Lecture 6 – Beyond the map
From the 1968 Lecture programme
In the lectures we have seen how strongly size determines those laws of physics any system will display. The physicist has learned that size is still more fundamental; by working with small objects and with large he has come to realise that the laws of mechanics and electrcitiy are not the only laws of physics.
Atoms are in restless motion, which we recognise as temperature; atomic structure itself displays a still more subtle internal motion; and turning to truly giant scale, large enough masses follow the pull of remote bodies in space no matter how we try to hold them still.
We enter new physics by treating one single sort of device, a simple vibrator, at every possible scale. Our voyages of scale travel far beyond where Gulliver's ship could sail or modern rockets fly.
About the 1968 series of CHRISTMAS LECTURES
From the 1968 Lecture programme:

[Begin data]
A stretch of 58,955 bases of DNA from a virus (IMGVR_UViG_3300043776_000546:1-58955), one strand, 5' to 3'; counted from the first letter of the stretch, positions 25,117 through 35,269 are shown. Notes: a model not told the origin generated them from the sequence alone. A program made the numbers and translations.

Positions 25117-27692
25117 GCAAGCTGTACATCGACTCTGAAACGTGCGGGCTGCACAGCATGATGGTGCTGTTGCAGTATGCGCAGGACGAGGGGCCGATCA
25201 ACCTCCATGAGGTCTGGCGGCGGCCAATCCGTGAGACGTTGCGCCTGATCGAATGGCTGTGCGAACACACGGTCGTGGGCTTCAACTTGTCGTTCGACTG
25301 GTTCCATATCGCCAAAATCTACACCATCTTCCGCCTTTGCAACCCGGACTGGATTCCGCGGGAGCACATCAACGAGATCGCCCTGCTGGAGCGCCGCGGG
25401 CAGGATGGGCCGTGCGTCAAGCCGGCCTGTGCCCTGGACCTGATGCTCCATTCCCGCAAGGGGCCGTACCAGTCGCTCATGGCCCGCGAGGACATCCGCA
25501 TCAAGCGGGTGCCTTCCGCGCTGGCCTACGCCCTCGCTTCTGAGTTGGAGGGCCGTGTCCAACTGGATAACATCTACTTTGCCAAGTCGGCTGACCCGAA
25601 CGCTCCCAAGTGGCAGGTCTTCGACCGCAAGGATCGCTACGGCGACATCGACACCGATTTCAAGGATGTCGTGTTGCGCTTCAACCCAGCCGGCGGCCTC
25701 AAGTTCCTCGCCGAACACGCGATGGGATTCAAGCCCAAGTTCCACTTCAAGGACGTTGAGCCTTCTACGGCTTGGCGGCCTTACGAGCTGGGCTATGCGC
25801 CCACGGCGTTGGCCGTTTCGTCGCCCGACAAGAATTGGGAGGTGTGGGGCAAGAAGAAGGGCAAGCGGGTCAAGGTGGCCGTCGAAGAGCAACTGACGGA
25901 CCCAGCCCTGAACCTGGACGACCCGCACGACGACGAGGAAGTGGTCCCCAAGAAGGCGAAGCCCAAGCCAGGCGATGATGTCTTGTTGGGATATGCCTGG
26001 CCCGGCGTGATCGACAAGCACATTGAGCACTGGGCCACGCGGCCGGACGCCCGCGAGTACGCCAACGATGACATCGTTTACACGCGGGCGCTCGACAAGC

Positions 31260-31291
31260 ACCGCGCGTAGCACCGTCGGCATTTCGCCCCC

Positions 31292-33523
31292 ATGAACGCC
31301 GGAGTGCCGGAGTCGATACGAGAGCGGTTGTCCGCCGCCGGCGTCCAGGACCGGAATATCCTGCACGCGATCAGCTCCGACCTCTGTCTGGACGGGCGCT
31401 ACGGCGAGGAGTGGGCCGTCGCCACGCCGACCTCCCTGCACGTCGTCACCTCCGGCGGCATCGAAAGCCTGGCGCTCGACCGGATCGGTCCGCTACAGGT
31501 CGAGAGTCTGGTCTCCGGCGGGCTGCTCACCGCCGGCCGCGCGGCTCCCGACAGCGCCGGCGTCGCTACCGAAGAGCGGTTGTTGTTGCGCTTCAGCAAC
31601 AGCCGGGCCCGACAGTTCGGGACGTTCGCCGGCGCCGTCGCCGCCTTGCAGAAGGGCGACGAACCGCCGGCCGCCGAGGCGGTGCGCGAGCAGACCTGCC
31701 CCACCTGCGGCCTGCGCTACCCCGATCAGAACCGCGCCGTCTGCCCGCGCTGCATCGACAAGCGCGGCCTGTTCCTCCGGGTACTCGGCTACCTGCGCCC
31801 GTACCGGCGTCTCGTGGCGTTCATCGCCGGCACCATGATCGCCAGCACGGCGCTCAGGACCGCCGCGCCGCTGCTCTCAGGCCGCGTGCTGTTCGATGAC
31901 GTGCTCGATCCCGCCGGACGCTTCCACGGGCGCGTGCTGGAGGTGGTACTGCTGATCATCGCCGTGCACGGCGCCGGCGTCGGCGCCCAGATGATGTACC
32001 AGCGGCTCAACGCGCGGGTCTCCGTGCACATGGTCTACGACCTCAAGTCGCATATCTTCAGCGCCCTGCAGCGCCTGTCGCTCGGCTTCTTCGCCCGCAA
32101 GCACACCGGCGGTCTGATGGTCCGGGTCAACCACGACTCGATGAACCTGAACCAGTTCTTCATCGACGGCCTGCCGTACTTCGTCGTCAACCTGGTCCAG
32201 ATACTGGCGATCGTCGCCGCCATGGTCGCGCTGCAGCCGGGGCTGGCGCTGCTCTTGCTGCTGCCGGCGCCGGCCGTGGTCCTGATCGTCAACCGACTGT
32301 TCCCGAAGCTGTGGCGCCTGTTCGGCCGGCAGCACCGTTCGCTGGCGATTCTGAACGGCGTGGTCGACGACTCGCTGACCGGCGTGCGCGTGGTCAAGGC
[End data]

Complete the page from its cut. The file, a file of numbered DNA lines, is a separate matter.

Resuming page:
It was the marvellous imaginary voyages of Lemuel Gulliver which made us see a world of petty six-inch patriots, or of sixty-foot people, large-minded and generous. Dean Swift was not writing science, but he lighted for our minds the meaning of size in our perception and in all human affairs.
In science the scale of things is often decisive. We human beings can view the world from one scale only, our own. But in that world are ants and whales, mountains and seas, planets, stars and atoms. A great deal of their nature is explainable as the consequence of their magnitude, for the fundamental building bricks of all the world, the particles of the physicist, fix a size built somehow into everything material.
1968 CHRISTMAS LECTURES' disclaimer
The Ri has replaced the footage of the Tacoma Bridge Collapse with an alternate video of the same event as the original copyright could not be cleared.